UK carbon targets ‘under threat’ unless businesses invest in energy managers

Britain's carbon targets could be put at risk unless businesses invest in the tools and training required to equip energy managers for the future, according to new research from utility consultancy Inenco.

The Future Utilities Manager report examines how the role of an energy manager will change as Britain’s energy infrastructure evolves. It claims that the energy manager of 2030 will be a “senior-level, tech-savvy data scientist”, who plays a critical role in reducing the UK’s carbon emissions.

Consequently, a skills and technology gap will need to be addressed in order for businesses to future-proof their operations and help deliver the UK’s low-carbon agenda.

Inenco chief technology officer Jon Bauer said: “Our research has highlighted a significant risk in terms of developing this key role; to deliver the utility manager of the future there is a need for advancements in technology and training. Unless businesses are effectively supported and are able to embrace best practice and innovation, meeting the UK’s energy targets could be under threat.”


Strategic decision-maker

The future utilities manager will be responsible for making key strategic business decisions, the research claims. One area of broader remit will be transport, where one-third of energy managers have already gained responsibility during the last five years. The rising popularity of EVs will see this trend continue, according to the report.

It suggests that the role will require someone who is able to use extensive IT skills to manage data on energy, water, waste and transport activities. In readiness for this data-driven future, 14% of today’s energy managers are reportedly already investing in better data systems and analysis functions.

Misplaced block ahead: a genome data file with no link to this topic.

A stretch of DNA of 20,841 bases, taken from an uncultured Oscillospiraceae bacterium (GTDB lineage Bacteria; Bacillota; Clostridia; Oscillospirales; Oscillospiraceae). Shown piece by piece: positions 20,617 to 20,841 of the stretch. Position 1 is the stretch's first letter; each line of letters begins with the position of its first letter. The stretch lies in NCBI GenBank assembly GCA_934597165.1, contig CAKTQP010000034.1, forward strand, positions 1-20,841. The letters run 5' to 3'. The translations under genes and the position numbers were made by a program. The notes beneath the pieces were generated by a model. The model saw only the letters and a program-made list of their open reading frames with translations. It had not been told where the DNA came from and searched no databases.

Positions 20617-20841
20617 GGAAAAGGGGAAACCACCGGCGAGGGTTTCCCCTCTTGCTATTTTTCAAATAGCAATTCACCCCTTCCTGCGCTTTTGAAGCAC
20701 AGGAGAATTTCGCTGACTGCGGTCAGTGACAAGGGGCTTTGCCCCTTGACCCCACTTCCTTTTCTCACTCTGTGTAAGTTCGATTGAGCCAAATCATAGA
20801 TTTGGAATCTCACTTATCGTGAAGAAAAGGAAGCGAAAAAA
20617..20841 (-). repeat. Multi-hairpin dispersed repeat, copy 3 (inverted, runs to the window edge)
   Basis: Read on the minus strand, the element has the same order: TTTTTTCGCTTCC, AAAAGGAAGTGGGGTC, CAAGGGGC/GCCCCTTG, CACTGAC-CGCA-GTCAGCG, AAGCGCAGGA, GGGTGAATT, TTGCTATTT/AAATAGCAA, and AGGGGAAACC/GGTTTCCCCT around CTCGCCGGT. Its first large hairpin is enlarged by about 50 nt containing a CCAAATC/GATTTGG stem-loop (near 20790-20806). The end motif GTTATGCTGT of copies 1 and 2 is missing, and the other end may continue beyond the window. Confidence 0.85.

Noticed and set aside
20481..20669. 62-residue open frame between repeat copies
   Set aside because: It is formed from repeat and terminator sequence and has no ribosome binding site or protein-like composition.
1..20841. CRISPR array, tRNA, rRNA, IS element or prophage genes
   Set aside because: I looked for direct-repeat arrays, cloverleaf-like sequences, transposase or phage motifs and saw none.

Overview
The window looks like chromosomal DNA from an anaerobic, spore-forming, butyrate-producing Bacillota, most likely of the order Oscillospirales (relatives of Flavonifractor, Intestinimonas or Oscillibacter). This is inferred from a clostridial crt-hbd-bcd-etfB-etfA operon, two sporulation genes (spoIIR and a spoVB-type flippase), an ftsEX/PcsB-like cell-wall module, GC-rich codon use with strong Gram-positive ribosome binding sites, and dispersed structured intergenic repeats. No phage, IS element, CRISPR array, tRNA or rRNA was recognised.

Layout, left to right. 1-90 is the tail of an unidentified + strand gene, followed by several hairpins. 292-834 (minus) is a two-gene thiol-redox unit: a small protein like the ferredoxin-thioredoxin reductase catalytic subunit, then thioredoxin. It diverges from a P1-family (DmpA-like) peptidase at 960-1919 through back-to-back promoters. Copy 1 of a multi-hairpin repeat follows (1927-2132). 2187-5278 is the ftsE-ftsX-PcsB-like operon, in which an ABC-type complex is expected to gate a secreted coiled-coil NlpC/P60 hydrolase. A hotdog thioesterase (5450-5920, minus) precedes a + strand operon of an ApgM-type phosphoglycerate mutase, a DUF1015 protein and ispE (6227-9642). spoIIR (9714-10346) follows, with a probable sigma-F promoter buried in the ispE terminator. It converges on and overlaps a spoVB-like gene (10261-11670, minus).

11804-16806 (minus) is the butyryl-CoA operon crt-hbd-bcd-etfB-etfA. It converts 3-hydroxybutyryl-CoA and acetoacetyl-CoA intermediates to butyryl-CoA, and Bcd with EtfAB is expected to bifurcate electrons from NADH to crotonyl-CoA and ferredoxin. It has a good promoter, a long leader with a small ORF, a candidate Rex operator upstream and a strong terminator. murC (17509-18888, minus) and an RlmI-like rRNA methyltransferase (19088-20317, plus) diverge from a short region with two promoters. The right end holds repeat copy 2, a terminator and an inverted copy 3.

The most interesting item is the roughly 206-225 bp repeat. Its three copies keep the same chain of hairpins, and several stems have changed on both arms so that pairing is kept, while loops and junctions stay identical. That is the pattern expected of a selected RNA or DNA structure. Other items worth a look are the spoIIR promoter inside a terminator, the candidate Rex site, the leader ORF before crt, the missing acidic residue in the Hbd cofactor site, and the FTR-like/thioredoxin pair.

The study shows insists that energy managers will have a higher level of technology awareness and ability, using AI to aid decision making, while an increased level of automation will result in a smaller energy management team, with outsourcing becoming commonplace.

Moreover, the focus of the energy manager will shift from energy reduction to the identification of income opportunities from energy, utilising onsite generation, energy storage and demand response. And with at least two new energy compliance schemes forecast to be introduced in the next 13 years, they will also need to be adept at navigating new and complex energy legislation.

“In the future, energy will be a decision point in all business investment choices,” Bauer said. “Changes in technology and evolved social behaviours mean the future utilities manger will have access to real-time data and artificial intelligence, allowing them to make strategic decisions that will optimise a business’ own demand, instantly. They will ultimately be responsible for ensuring that the business they work for is aiding the UK’s transition to a low-carbon economy.”

The vast majority of energy managers have taken their organisation beyond the compliance level of energy efficiency by making sites self-sufficient through on-site generation and opening up new revenue streams from surplus power. That was the top-line result of a recent benchmarking survey carried out by edie in association with energy company E.ON.

edie has also compiled a list of 10 tips to move ‘from compliance to competitive edge’ on energy management.

George Ogleby

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